Latitudes of Melt

This bountiful, magical novel opens with the discovery by two fishermen of a baby floating in a cradle on an ice pan in the North Atlantic off the coast of Newfoundland in 1912. To the small fishing community into which the foundling is adopted, Aurora, as they name her – with her shock of white hair, one blue eye and one brown – is clearly enchanted. But it is not until Aurora is herself an old woman that she learns the heart-wrenching story behind her miraculous survival on the ice.

Reviews

Joan Clark evokes the profound sense of place we associate with the best Canadian writing. Her writing exudes the salty, fishy, bracing air of Newfoundland…. Absorbing and thick with detail….as rich and sustaining as a figgy duff.” —The Gazette (Montreal)

“The Titanic looms large, but family dynamics in outport Newfoundland is Joan Clark’s real subject. Fictionally evoking vanished communities and a disappearing way of life can’t restore them. But it can keep their memory — and their value — alive. Joan Clark accomplishes that and more in this skillful blend of family saga and historical epic.” —The Toronto Star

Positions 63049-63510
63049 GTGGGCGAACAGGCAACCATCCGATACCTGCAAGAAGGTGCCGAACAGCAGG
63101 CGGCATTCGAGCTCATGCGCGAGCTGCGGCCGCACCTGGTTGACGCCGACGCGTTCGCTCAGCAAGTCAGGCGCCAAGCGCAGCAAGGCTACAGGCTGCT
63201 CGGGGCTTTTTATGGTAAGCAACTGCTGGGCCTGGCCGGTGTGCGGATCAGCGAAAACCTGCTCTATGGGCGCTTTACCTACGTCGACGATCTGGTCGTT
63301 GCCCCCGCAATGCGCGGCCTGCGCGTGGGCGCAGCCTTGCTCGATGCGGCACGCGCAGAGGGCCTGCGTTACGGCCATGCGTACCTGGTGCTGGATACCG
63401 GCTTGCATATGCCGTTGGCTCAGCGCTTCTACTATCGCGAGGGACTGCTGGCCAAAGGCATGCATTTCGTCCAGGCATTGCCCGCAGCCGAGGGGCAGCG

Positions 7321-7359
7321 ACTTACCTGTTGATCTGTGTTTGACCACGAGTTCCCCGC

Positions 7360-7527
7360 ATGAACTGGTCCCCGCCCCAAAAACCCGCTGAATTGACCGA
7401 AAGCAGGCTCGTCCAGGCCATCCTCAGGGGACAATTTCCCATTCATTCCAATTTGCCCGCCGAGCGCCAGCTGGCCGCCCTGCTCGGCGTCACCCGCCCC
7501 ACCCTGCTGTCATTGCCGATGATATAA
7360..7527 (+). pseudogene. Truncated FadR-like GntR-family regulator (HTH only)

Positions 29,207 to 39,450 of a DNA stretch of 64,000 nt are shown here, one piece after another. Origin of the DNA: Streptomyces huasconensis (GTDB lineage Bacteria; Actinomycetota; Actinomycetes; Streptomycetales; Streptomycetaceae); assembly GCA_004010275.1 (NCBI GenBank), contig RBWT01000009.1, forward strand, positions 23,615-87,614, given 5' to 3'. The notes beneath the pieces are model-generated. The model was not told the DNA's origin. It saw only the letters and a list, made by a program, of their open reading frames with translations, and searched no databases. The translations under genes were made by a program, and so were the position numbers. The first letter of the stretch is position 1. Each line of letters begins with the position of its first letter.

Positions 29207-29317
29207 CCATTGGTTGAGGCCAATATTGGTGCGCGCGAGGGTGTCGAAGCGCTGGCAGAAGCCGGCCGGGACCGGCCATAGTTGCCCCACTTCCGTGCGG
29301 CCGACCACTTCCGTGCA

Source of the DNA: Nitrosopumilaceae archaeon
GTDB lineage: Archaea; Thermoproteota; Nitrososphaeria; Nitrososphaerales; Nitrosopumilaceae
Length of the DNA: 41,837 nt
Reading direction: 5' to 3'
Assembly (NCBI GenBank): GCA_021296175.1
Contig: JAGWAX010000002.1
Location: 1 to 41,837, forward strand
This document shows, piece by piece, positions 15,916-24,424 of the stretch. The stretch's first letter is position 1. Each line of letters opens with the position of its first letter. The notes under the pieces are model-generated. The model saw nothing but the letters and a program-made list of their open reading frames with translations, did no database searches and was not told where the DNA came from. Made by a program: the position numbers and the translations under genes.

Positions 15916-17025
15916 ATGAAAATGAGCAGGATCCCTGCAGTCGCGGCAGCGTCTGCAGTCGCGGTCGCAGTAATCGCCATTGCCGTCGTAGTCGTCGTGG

“[Latitudes of Melt has] wonderful moments of clarity and transcendence, but never loses sight of what an ordinary life is.” —Carol Shields

Latitudes of Melt is rife with ethereal, transcendent imagery and writing…This book has the making of myth: huge landscapes, big events, the quest for family connection.” —Moira Dann, Globe and Mail, 18 November 2000

“This magical tale of a baby found floating on an ice pan … will arouse the spirit and inflame the imagination…. A delicious brew of fiction and fantasy based in Newfoundland.” —Sunday Telegram (St. John’s)

Latitudes of Melt is an epic novel, about one woman’s mythic origins, about communities that divide and shift under the weight of time, and about the mysteries and constellations within the ice. A rewarding tale.” —Peter Oliva

“A whimsical, lyrical novel from a writer who knows Newfoundland well and conjures it with grace.” —Wayne Johnston

“Much of the novel’s unique beauty derives from defying classification. Equal parts mystery, history, geography, tall tale, reminiscence and myth, it’s perhaps most accurately called a love story…Latitudes of Melt is her finest achievement to date.” —Robert Reid, Kitchener-Waterloo Record, 4 November 2000